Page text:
Get email delivery of the Cadence blog featured here
Three years ago I wrote an EE Times article about the growing importance of thermal gradients and thermal analysis at 90 nm and below. That article turned out to be ahead of its time. Today, thermal issues are not among the top few designer concerns at mainstream process nodes. But indications are that thermal analysis will get a lot “hotter” with the move to advanced process nodes, and will be crucial for stacked-die configurations.
According to Pete McCrorie, director of implementation product marketing at Cadence, there are several concerns with respect to IC temperature. One has to do simply with the impact of an elevated temperature. A hotter chip may require more expensive packaging. Further, as temperature increases, leakage increases exponentially – and leakage is a huge concern at 45 nm and below. Finally, a hotter chip is more prone to electromigration, and may thus have reliability problems.
Of more concern to many designers is the prospect of on-die temperature variations, or gradients, across a die. These variations could be as much as 10°C to 20°C in a well-designed chip. Changing the temperature affects the operating conditions of individual components, and may therefore change chip timing or power consumption.
Today, Pete noted, IC designers typically run multi-corner simulations that include worst-case temperature values, but each temperature corner represents a constant chip temperature. The corners don’t take on-die gradients into account. Designers are thus effectively adding margins to their designs to avoid thermal-related problems. Margins work, but they often result in overly conservative designs, with a sacrifice in performance and/or area.
The biggest audience for thermal analysis today, Pete said, is among companies doing stacked-die designs. In this case it’s critical, because a die that is sandwiched between other dies doesn’t get as much cooling and will have more trouble dissipating heat. Further, thermal gradients must now be managed across an entire stack of closely coupled dies rather than a single die.
Digital IC designers are fortunate in one way – thermal analysis can leverage average power consumption to predict thermal gradients. Cadence Encounter Thermal Analysis, for example, is an option to the Encounter Digital Implementation System that uses distributed power numbers to provide thermal maps that display temperature gradients.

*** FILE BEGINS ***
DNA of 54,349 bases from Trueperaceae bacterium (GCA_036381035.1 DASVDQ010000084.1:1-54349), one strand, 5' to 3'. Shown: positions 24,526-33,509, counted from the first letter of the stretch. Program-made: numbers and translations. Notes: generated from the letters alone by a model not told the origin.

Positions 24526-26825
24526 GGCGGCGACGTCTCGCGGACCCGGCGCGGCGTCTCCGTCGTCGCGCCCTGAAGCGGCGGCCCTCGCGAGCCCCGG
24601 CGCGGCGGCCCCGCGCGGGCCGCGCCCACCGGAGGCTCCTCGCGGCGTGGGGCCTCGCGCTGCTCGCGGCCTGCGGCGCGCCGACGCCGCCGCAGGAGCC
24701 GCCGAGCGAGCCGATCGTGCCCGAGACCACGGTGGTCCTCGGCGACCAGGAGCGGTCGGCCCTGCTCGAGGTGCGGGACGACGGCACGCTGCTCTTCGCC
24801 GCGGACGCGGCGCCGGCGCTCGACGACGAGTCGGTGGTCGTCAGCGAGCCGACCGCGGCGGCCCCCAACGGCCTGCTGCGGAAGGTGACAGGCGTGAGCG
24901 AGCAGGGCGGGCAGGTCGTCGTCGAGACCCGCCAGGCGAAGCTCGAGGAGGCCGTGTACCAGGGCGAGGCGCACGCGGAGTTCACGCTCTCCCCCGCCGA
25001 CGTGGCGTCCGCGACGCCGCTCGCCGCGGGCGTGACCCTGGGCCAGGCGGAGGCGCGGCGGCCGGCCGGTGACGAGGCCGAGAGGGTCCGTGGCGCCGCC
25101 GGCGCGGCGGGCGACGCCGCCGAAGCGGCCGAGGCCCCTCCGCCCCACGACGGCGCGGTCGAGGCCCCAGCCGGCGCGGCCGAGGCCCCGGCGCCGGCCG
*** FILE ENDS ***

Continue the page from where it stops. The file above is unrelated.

Thermal analysis is a lot harder on the analog side. According to Randy Fish, product marketing director at Cadence, analog designers often measure real silicon using on-chip thermal sensors or lab-based measurements. Sometimes custom designers can get good thermal estimates from floorplanning. A paper from CDNLive! Silicon Valley 2007 notes the importance of analog thermal analysis and discusses several third-party tools.
Thermal issues are a growing concern for analog designers, Randy said. With voltages dropping, SoCs are mixing high current drive with sensitive analog circuits, and temperature gradients can cause device mismatch. High temperature also has a detrimental impact on device behavior and device noise. Also, many analog signal lines at fine geometries are susceptible to electromigration, which is worsened at high temperatures.
Thermal analysis has long been part of package and printed circuit board design. Today Cadence partners with Ansys, a Cadence Connections partner, for thermal analysis integrated into Cadence Allegro PCB, package, and system-in-package (SiP) products. There’s also an interchange between IC and package design. While the Encounter platform provides a thermal die model for package analysis, the Allegro Package Designer sends back a thermal package model for IC analysis.
So who should be concerned about thermal issues? Anyone who plans to work at 45 nm and below, or use sensitive analog circuitry, or is considering a stacked-die implementation, needs to be aware of the impacts of thermal gradients. For a growing number of design teams, the costs of designing conservatively enough to avoid any possible thermal problems will outweigh the costs of running thermal analysis.